If Hitler's propagandist Joseph Goebbels said that a lie repeated many times can become true, let us consider how many times BBC has repeated lines like those saying that Cubans are practically killing each other to buy a pig's tongue and that police are supervising lines with "high-caliber" weapons.

It has not been enough to have droves of paid trolls – plus the fools who join them voluntarily – filling social media with bald-faced lies. They are also busy lynching poets, musicians, and actors - as in Hitler's era - who oppose U.S. attacks on Cuba and Venezuela. The machine that feeds virtual harassment and extremism has managed to send Venezuelan youth into the streets capable of burning someone alive for the crime of "appearing" to be a Chavista, and encouraging inhumane behavior in Cuba, like filming the agony of accident victims, to be posted later on the Internet.

If not with repeated lies and the promotion of conditioned reflexes, how was it possible to convert a significant portion of the German people - one of the world's most literate populations, heir to humanist geniuses like Beethoven and Goethe - into fanatic supporters of the extermination of other peoples?"Lying affects knowledge; conditioned reflexes affect the ability to think. And it is not the same to be misinformed, as to have lost the ability to think, because in your mind, reflexes predominate: Socialism is bad, socialism is bad," Fidel noted in his celebrated dialogue with Ignacio Ramonet, before Donald Trump would illustrate from the podium of the UN General Assembly and in the White House, what the Comandante was explaining.

While it is true that silence, and delays in reporting, make the dissemination of lies easier, also responsible is our predisposition to react more emotionally than rationally to the first person repeating a piece of fake news, since conditioned responses can outweigh an analysis of how, by whom, and why something is being said, and whose interests are being advanced. Critical thinking, and a culture of resisting efforts to deceive us, are key to separating the chaff from the wheat, in the face of a massive tangle of confusing messages.

It is interesting to note that, beyond political systems, all countries that have long resisted U.S. hegemony, with the exception of Cuba, all have their own language, a critical mass demographically, and a millenary culture. It is usually attributed to Goebbels, precisely, and to another fascist, Herman Goering, a phrase that actually has its origin in a theatrical work applauded by Hitler himself: "When I hear the word culture, I reach for a gun".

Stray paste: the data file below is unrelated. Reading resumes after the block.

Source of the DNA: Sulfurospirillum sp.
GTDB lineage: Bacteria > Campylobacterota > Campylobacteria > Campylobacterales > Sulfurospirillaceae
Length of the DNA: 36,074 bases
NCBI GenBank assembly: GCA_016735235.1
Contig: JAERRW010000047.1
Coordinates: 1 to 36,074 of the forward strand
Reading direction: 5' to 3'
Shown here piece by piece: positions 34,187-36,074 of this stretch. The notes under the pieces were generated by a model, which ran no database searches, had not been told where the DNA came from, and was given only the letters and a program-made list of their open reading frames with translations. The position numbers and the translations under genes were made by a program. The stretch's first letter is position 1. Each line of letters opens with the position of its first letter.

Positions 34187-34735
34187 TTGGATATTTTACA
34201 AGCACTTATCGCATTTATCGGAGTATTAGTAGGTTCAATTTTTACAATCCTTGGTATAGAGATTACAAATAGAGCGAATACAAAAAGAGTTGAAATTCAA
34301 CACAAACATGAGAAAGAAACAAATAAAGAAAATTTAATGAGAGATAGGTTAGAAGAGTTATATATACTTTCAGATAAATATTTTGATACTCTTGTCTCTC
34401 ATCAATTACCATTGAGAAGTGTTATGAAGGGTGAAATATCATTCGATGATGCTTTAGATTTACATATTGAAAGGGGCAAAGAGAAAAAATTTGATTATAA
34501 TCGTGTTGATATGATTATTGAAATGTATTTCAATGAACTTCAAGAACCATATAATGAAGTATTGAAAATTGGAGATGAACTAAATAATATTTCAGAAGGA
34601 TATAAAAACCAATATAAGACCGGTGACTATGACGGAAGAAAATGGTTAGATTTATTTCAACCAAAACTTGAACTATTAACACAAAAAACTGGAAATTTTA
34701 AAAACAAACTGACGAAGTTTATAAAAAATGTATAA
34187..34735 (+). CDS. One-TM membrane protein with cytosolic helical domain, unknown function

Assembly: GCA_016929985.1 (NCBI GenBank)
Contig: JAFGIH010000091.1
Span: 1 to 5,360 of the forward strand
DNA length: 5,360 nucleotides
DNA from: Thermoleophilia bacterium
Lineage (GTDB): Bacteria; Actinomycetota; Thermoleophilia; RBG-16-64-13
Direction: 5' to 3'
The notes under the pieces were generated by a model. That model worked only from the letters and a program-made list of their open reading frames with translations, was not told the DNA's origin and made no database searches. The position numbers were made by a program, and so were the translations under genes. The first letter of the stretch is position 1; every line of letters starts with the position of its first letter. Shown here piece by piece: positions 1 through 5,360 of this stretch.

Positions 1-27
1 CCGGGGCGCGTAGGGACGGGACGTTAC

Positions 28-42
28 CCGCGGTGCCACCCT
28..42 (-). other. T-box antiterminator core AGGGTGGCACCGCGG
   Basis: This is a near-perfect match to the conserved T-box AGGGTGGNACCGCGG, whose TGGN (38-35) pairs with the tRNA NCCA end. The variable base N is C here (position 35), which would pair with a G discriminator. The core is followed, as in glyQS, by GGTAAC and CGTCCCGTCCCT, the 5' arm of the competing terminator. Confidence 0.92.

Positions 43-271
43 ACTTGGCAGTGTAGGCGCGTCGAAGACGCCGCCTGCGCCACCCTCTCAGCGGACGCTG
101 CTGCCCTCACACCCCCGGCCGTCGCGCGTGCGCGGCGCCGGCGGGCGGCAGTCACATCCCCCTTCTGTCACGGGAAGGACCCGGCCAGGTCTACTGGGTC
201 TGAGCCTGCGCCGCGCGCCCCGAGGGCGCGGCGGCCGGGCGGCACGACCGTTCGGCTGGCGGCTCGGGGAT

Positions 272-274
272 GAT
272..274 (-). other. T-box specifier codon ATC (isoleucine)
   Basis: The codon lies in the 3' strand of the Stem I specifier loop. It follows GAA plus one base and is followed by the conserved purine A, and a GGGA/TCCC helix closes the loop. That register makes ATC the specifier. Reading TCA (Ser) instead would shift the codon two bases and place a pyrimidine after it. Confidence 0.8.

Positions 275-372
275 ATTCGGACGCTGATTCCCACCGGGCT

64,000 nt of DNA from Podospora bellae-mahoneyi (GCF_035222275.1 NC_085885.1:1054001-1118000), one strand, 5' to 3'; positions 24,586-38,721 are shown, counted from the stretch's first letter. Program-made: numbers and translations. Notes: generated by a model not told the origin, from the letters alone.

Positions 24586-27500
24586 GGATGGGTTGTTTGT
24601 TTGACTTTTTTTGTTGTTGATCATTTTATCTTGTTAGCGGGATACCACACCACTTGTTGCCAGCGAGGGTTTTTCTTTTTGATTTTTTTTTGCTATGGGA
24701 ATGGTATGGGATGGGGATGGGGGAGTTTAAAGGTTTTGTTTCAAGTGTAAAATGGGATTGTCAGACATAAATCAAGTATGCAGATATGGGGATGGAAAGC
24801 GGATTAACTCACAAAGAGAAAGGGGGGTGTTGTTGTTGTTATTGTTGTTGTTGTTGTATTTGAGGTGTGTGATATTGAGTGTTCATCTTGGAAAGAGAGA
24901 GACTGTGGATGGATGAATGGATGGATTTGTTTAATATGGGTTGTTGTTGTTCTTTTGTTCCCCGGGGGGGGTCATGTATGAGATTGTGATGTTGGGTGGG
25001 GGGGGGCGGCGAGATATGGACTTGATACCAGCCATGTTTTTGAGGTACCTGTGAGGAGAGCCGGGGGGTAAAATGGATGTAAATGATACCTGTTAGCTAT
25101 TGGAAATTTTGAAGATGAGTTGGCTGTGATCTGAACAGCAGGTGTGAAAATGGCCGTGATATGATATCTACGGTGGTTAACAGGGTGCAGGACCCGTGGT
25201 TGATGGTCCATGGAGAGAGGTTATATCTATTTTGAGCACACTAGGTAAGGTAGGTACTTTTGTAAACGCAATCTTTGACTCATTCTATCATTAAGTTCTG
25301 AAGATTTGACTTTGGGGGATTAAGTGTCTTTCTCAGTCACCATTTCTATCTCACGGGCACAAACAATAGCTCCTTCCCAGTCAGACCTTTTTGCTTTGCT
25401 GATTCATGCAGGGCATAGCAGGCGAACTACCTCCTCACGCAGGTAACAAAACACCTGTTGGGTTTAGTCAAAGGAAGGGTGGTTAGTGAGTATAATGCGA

Fidel expressed the exact opposite when he said, "Without culture, no freedom is possible," and he promoted all means to expand knowledge and democratize access to culture in the broadest sense.

Digital totalitarianism, to which the owners of our internet footprints seek to lead the world, with the United States in the lead, requires a process meant to maintain massive ignorance, to cultivate insensitivity and absolute de-politicization. Only with the fostering of a culture of solidarity, humanism, and knowledge of how these mechanisms operate, that allows us to use these technologies without being used by them, can we young and small peoples survive, at the gates of the new Reich.

IN CONTEXT:

Via videoconference from Moscow, the former U.S. systems analyst Edward Snowden denounced U.S. government efforts to monopolize and militarize innovations in the field of telecommunications, taking advantage of the natural human desire to communicate and exploiting it to attain unlimited power."It's through the use of new platforms and algorithms that are built on and around these capabilities that they are able to shift our behavior. In some cases, they are able to predict our decisions and also nudge them to different outcomes," Snowden said, arguing that modern militarized technology, with the help of social media and corporate giants, is allowing governments to become "almighty" given the magnitude of their ability to monitor, analyze and influence the behavior of people.Snowden believes that the human need to feel part of a social group is being exploited, as Internet users voluntarily consent to provide their private personal data, signing carefully written agreements that almost no one reads.

Taken from Granma